The Magi had something else that the good nuns in my convent used to describe as the most important part of one’s faith: perseverance. It isn’t a term that is used much anymore. Everything in society these days needs to be mobile. That stick-to-it-iveness that the word perseverance implies is not as valued in the workday world but it is valued in matters of faith. The Magi were unfailing in their seeking. They did not let things like Herod deter them. They kept on looking until they found the Messiah. They persevered. Seeking requires that kind of dogged, relentlessness. It requires forging ahead even when doubts assail us, grief makes us despondent, or apathy or laziness would overcome us. Perseverance equips us to meet the difficulties that seeking requires.
One of the things that I see that is a barrier to God’s gift of seeking is an unwillingness to confront the issues of being faithful today. Sometimes it comes from an attitude of “I know all I need to know—my faith works for ME and I don’t have to learn anything more.” That is like a forty-five year old trying to get by on an eight-grade spiritual education. The seams are too tight. One’s vision of God is too small to meet the needs of someone who is middle aged. Another one is “I have always believed…”. Faith is not static. Seeking God always expands our faith. It forces us into thinking about how our faith must address the issues we must face life in a changing world.
The other one is “I am afraid that the new teaching is taking me away from Jesus.” There is nothing that can ever take us away from Jesus. No education can take someone from Jesus Christ if it is truly education and not indoctrination. Sometimes it hard to tell the difference, but we must be willing to trust Christ enough to allow us to address the world’s issues in the light of our Christianity. There are those whose religious affiliation is based more on indoctrination than faith. But if one’s faith is deeply rooted in that relationship between God and humanity through the Incarnation of God in Christ, nothing can shake it—no questions, no information, no way of teaching, no way of understanding Scripture, no fear, no indoctrination. Because who we have sought has been God. God will not allow our foot to be moved. If we persevere in following where God leads us, we cannot fail in faith. The only failure comes is when we give in to the fear.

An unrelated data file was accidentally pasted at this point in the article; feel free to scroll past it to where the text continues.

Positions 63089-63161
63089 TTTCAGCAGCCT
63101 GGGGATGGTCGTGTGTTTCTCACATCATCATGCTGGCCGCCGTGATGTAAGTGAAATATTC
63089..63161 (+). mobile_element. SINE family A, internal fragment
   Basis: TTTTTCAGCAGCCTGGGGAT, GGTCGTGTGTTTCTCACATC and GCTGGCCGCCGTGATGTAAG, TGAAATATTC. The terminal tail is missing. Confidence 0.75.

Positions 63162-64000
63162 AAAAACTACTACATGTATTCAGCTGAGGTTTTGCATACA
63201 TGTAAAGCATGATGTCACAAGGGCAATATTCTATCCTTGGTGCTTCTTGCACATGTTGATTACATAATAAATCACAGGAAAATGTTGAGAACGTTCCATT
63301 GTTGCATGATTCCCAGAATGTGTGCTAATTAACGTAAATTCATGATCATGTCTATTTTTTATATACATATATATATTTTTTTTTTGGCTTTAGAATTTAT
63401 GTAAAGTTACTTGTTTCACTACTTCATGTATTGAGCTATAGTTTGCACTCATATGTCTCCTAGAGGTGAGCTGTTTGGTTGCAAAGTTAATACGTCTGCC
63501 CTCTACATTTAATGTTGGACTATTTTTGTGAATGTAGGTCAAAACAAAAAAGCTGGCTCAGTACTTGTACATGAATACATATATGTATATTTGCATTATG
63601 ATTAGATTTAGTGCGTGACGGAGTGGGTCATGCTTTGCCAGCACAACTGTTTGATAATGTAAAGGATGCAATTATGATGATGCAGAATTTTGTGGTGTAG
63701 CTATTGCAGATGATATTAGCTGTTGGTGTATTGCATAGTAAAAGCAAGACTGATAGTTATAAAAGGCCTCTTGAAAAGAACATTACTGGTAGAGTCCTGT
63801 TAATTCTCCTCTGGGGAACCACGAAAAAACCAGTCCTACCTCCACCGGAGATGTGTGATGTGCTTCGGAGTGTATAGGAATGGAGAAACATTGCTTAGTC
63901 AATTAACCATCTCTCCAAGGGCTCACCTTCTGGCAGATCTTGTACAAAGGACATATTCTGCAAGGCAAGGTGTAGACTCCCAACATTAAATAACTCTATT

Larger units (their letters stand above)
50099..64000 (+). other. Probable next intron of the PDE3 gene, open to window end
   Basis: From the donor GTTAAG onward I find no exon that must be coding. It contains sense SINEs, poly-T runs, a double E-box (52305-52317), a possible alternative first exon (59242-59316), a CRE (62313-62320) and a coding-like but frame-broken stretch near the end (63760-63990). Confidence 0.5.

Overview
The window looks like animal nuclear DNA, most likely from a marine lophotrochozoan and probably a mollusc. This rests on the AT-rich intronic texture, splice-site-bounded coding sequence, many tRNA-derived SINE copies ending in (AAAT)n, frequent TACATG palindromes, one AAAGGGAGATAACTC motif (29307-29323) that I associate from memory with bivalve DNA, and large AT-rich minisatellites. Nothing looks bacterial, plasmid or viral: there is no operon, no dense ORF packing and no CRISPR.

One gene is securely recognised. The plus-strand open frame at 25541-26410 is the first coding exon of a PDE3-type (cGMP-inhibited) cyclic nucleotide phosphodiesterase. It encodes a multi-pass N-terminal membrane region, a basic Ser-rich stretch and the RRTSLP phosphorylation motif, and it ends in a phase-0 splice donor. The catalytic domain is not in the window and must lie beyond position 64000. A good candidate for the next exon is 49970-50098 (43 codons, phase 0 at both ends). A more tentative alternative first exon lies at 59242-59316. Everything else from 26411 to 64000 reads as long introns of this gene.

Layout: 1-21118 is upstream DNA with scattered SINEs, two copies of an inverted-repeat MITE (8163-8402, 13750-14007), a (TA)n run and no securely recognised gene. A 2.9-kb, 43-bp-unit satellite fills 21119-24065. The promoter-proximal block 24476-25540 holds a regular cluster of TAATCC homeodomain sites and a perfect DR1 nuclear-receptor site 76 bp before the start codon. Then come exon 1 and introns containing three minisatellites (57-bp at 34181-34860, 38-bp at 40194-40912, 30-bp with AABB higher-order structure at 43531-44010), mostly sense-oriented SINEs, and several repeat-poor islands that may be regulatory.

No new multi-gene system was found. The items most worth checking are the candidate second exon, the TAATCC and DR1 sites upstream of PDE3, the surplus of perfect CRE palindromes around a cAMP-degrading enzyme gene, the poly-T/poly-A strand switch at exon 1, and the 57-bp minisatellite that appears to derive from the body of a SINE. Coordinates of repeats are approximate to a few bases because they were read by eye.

Seeking allows us to see the world in different eyes—God’s eyes. Seeking allows us to see the parts of the world that are not our own and have compassion for people who are different from us. It was the Magi’s compassion that led them not return to Herod to tell where the Christ child was.
Throughout this Epiphany season we will seek the Light of Christ in our readings. The Light of Christ may be a star in the sky or the warmth of caring, or the delving into learning to know more of Christ. It may be us bringing the darkness of our world into the Light so that we may find some way to conquer that darkness with the love of God. The gifts of the Magi may once have been gold, frankincense and myrrh. But now they are Seeking, Perseverance and Openness. The Magi gave us an image how to live in the world and not try to escape from it.
I invite you this season to find the places where God is calling you to seek Him. It may be in the old—in the comfort of the history of faith. It may be in the future hope that God gives. It may be in the here and now. God may be calling you to bring the darkness of the world into the Light. God may be calling you to explore issues that are difficult with the Light of who has come into the world. But in all those places, God is with you like he was with the Magi, saving you, and opening your horizons to a greater faith. AMEN